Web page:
Back before Thanksgiving I purchased two decorative gourds at the local Market Basket. They were a buck a piece and I thought their shapes would be interesting to explore in paints. I did a gouache painting of one and then put them both together to do an oil study. As I’d hoped, they were fun to work with. I then decided to include them in a larger still life.
I’ve been trying to improve several aspects of my art. First: my eye. I’ve been focusing on really visually understanding color and value, for example: not just assuming that a blue cloth is dark blue in its shadow. Second: technique. There are so many ways to work with oil paints and I’m still finding my niche. I’m trying to use more medium now to keep my paintings oily and alive. Third: color theory. Several recent visits to museums has made me realize how important color theory is. Van Gogh’s paintings really do sing in person because he understood what colors play off one another. So for the larger gourd still life I decided to focus on the secondary colors of purple, green, and orange.
The gourds served as my orange and I had a bed sheet that worked as my purple, but I was unsure of what to use for my green until I was once again walking through Market Basket. Pickles! They’re so strange and otherworldly, floating like museum specimens in a jar. It’s gross, weird, and despite all that, truthfully mundane. They’re only weird when you take a moment to think about it. I suppose that goes for most things.
Once I had my pickles I found that there was still something missing from my setup. It lacked balance. I don’t have a lot of orange things around my apartment, so I went with a NERF gun and bullets.
Harvest 9″ x 12″
I tried to balance the warm purples of the forefront with cool purples in the background. That may have worked better than the incorporation of the NERF gun. It seems too yellow and not enough orange. Overall, I’m happy, though I think the contrast between light and dark could’ve been stronger.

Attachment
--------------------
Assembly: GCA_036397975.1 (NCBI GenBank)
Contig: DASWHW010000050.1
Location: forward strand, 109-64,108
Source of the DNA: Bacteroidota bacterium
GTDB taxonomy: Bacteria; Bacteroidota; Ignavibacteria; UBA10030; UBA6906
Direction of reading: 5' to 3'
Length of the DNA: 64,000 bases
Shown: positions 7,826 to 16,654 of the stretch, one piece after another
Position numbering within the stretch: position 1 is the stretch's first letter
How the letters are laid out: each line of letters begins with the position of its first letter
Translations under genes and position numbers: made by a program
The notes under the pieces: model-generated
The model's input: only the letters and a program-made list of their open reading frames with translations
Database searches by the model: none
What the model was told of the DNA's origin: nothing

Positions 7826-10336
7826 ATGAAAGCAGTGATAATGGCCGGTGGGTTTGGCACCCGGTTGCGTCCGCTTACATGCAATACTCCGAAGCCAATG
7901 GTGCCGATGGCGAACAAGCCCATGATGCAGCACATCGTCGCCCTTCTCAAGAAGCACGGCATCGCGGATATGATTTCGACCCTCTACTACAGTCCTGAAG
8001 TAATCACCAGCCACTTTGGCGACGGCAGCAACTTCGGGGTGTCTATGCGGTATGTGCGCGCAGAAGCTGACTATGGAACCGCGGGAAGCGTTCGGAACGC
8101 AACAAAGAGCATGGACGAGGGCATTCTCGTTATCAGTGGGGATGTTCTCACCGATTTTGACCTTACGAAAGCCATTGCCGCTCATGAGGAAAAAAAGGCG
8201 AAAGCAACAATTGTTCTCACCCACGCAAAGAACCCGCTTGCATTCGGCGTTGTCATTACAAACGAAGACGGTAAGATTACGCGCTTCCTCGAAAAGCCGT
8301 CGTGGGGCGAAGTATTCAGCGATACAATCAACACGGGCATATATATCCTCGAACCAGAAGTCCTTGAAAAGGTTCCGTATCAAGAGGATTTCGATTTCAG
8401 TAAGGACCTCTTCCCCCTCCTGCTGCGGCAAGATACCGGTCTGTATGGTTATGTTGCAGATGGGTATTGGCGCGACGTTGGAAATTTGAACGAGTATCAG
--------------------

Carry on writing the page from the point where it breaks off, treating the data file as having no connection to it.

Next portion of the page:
For a change of pace I turned the next day to self-portraiture.
I used another 9″ x 12″ canvas washed in burnt umber and began with a blue gray underdrawing.
Remembering to work in simple shapes, I kept my first paint through focused in one light, one medium, and one dark. Then I speckled in a few halftones.
With the basic forms distinguished, I worked around trying to refine them by using warmer colors. Originally, I wanted to begin with cool blues and then paint over with warmer flesh tones, leaving the shadows cool, but as I worked I kept it generally cool all over.
I managed to maintain the cool tones despite bringing in lots of warm colors. This flickering contrast really worked to sell the plane changes in the face.
I don’t often paint the figure, but when I do I like to start at the nose when I’m refining shapes. Noses have so many wonderful plane changes and vary greatly in every manner, making them instrumental in creating a likeness.
With the face mostly worked out, I turned to my shirt. I used green blues to separate the clothing from the blues in the skin.
Blue Winter Self-Portrait 9″ x 12″
You may recognize the background from my Patterns painting. I do like that fabric. This painting was mostly a sketch and color trial, but I like the way it turned out. One of my most successful paintings in a while. I learned a lot about color while working on it that has influenced my decisions in my upcoming still life.
And I would like to thank my lovely mother for taking the final pictures of my paintings. Thanks mom! And I would like to thank my lovely girlfriend for letting me use her belongings in my still life. Thanks Sarah!
Here’s an animated gif of the progress:
Both paintings are for sale. Contact me at firstname.lastname@example.org if you are interested!
Harvest – $600
Blue Winter Self-Portrait – $300